The official data reflects a wider effort by the government to control many aspects of the Argentine economy, subsidizing major industries, fixing prices and controlling currency exchanges to the point that it's almost impossible now to legally trade pesos for dollars.
Officially, the U.S. dollar that generations of Argentines have sought as a refuge from their roller-coaster economy can now be bought for 4.96 pesos, but only with prior approval from the tax agency and the central bank.
In practice, the ever-changing requirements for these approvals have made legal dollar purchases all but impossible and have fostered an illegal black market for what Argentines call the "blue dollar," which has soared this week to 7.54. At that rate, anyone who illegally trades pesos for dollars loses half their official value.
Central Bank Chief Mercedes Marco del Pont recently reiterated the government's position, dismissing the parallel currency market as tiny in comparison to the overall economy. "It's marginal and doesn't impact the functioning of the currency market," she said in a television interview Saturday with Argentina's leading C5N channel. "It should not affect how prices are determined."
But a number of economists say that because Argentines lack confidence in official data, the "blue dollar" is doing exactly that, becoming one of the nation's most closely watched indicators of consumer confidence, and as such influencing prices for everything from food to real estate.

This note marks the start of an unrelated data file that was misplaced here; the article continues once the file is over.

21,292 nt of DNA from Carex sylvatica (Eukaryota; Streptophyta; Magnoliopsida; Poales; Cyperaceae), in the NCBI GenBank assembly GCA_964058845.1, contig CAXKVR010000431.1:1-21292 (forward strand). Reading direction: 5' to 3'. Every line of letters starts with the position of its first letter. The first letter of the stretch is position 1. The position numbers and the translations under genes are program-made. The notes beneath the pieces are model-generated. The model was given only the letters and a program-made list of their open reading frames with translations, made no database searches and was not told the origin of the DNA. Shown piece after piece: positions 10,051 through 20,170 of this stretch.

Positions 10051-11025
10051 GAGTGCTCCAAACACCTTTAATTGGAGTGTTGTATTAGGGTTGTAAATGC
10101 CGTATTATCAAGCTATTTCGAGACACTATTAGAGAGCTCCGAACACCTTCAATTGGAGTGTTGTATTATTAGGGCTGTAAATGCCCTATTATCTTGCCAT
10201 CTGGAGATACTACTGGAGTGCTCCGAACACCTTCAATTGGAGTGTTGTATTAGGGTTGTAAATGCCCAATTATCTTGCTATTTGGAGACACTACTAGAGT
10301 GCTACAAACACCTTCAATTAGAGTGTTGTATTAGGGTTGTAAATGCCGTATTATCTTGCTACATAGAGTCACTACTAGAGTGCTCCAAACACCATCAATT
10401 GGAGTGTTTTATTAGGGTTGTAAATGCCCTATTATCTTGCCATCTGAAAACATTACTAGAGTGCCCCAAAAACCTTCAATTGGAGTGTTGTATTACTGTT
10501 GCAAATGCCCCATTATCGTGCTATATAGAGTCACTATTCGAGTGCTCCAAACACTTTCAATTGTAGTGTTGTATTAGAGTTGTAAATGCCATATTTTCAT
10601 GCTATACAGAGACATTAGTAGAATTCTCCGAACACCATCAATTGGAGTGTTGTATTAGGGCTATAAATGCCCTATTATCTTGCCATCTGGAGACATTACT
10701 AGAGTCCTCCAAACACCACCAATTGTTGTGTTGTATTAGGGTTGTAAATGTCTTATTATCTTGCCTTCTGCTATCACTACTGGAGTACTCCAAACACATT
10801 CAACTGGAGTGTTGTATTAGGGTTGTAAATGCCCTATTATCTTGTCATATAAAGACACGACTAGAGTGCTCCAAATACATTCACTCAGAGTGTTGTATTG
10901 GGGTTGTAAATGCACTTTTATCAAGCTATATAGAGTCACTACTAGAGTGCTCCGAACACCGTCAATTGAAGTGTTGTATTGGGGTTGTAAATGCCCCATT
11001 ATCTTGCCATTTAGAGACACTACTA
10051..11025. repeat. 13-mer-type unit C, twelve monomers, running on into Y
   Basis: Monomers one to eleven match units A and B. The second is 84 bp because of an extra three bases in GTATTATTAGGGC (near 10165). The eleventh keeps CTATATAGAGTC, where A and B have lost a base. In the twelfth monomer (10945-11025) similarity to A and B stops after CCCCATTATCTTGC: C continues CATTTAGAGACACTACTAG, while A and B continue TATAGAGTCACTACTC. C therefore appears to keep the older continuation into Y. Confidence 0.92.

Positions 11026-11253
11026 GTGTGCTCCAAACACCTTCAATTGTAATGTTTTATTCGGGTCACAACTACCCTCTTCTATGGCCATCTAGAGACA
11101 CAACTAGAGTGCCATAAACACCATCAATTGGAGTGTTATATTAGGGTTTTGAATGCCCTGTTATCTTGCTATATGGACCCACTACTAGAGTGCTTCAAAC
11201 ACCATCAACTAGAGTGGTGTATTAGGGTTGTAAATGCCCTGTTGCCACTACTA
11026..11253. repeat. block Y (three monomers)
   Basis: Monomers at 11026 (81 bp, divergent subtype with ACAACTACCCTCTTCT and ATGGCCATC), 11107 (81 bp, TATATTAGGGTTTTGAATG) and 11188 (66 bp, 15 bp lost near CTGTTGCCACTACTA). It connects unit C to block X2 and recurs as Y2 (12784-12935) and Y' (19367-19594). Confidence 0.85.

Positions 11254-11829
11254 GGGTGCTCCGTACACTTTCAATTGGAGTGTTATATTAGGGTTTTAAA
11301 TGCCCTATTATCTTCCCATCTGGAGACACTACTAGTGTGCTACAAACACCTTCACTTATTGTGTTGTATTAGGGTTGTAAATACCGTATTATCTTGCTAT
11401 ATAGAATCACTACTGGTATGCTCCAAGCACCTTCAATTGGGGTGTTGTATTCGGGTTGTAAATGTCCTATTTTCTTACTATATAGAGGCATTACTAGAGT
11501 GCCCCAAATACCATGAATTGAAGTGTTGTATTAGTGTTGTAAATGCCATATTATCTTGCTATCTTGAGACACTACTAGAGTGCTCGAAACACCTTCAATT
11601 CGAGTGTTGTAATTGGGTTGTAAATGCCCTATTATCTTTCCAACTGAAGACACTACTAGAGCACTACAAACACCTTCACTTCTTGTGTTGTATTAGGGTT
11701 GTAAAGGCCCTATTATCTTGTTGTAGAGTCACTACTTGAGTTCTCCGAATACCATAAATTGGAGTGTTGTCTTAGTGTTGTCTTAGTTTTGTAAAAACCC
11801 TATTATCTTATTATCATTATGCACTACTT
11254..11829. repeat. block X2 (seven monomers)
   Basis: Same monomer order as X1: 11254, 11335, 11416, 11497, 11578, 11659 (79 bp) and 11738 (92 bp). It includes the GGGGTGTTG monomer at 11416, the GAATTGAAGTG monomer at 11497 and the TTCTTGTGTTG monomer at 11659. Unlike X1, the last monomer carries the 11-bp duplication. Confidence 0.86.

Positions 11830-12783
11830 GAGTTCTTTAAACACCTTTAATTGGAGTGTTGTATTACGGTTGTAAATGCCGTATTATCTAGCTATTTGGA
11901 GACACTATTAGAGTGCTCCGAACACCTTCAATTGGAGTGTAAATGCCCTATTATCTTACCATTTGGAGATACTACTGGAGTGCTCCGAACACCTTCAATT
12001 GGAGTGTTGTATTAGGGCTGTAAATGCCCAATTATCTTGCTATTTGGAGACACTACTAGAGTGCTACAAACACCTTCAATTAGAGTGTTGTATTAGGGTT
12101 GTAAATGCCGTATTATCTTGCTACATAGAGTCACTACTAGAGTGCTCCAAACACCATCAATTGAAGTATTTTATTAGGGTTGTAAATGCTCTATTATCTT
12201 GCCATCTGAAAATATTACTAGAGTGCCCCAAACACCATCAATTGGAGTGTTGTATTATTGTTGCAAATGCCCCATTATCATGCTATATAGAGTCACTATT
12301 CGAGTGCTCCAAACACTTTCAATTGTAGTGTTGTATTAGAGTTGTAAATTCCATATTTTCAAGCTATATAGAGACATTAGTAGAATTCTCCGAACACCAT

"The blue dollar is reflecting the inflation that people feel in their pockets," said Argentine economist Enrique Dentice at the Universidad de San Martin. "It's what people expect to be the rate of devaluation."
Argentina's leading media companies and web sites track the illegal trading of this "blue dollar" by the minute, and as with the INDEC, their methodologies are not transparent. Dentice suspects the influence of major exporters, including Argentina's all-important soy producers, who must soon sell their harvest, and whose dollar profits jump every time the peso drops.
They're preying on the Argentine psyche, says Dentice, who maintains that the economy is stronger than many people think.
"It's psychological," he said, citing the many crashes that have fundamentally shaken the Argentines' faith in economic progress.
"When you have the memory we have, of generations that always end up doing badly, it's difficult to escape from it," he said. "We have this ancestral memory. We expect to be saved by the dollar."
Associated Press writer Luis Alonso Lugo in Washington contributed to this report.
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